The fact is that none of us who are judges are competent to offer a legal definition of worship. – Judge John Walker Jr.
By JOSEPH GOLDSTEIN
The New York Sun
July 3, 2007 – TheScroogeReport.com Post
MANHATTAN, New York – The city’s policy of barring churches from holding Sunday services in public schools could provide the U.S. Supreme Court with its next big “establishment clause” case, given the fractured judgment rendered by a federal appellate court in Manhattan yesterday.
The three judges on the United States Second Circuit Court of Appeals panel who heard a Bronx congregation’s challenge to the policy each issued a separate opinion. One judge of Bronx House hold of Faith v. Board of Education ruled in favor of the church; another decided in favor of the Board of Education’s anti-church policy; a third found the case was not yet ready for review. As a result, the church may continue to use the school building pending further appeal.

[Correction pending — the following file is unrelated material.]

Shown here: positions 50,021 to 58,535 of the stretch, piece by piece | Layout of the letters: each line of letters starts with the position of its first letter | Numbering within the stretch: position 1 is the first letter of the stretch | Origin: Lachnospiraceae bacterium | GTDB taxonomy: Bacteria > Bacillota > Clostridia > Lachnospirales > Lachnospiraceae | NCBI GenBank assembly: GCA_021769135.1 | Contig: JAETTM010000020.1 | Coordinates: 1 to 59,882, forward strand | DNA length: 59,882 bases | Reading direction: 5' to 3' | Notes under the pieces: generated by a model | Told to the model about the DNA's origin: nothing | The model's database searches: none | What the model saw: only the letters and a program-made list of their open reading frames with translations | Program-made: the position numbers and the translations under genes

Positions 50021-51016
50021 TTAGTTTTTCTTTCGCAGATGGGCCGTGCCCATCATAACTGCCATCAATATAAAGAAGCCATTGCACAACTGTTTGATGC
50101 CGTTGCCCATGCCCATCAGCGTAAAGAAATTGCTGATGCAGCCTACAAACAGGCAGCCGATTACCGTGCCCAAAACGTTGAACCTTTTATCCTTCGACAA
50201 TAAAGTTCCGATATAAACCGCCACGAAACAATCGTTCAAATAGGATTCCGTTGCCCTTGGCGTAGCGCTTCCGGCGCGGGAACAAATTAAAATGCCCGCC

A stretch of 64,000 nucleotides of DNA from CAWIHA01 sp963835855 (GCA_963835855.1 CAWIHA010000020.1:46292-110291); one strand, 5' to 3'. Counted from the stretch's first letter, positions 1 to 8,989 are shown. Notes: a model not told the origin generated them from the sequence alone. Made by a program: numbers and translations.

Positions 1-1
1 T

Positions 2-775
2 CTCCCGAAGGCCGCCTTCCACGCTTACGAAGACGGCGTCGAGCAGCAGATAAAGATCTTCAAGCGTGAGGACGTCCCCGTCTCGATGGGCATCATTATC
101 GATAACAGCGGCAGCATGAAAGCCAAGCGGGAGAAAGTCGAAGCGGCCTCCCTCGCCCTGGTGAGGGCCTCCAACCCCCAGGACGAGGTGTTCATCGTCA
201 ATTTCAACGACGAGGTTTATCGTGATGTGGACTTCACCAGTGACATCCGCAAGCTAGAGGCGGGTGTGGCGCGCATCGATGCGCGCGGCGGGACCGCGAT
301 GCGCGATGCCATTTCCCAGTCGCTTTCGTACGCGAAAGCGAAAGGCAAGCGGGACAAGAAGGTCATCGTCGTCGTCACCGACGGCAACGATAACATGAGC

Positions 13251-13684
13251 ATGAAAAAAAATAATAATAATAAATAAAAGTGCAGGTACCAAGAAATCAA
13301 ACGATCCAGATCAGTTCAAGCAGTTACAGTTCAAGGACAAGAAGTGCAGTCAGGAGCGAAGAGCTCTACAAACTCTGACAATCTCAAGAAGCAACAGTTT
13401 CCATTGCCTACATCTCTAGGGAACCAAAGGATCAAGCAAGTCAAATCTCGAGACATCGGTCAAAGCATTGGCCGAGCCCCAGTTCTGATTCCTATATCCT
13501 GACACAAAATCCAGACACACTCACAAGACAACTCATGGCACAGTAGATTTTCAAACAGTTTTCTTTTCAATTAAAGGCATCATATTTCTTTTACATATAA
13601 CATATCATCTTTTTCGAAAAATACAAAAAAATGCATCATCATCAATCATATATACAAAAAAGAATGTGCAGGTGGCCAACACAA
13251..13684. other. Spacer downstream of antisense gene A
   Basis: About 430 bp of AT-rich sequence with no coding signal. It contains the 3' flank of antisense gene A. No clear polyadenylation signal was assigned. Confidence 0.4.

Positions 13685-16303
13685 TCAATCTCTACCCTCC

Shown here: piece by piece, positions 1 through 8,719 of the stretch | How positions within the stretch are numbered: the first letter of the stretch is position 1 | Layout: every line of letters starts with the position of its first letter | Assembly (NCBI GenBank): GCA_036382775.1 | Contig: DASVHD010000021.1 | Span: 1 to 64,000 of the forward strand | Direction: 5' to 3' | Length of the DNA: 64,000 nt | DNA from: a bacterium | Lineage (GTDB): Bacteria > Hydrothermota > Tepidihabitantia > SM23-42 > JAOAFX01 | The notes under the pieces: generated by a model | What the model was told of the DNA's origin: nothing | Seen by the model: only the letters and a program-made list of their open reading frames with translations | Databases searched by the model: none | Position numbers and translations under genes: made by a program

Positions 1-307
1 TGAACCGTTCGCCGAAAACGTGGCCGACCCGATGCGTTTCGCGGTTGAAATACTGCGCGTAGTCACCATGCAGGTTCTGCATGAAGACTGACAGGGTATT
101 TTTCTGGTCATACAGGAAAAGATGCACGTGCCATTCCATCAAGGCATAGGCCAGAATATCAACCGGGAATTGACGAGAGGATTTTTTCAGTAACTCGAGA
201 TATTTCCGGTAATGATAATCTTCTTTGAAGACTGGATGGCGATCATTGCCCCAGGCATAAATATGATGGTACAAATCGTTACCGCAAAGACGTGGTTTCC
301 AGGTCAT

The case likely prompted such division because of the question, more theological than legal, at its center: What is worship? The legal significance of the question hangs on a 2001 ruling by the U.S. Supreme Court, in which the court held that schools allowing use of their campus after hours by secular groups could not then exclude religious groups from conducting religious instruction or discussion on school grounds.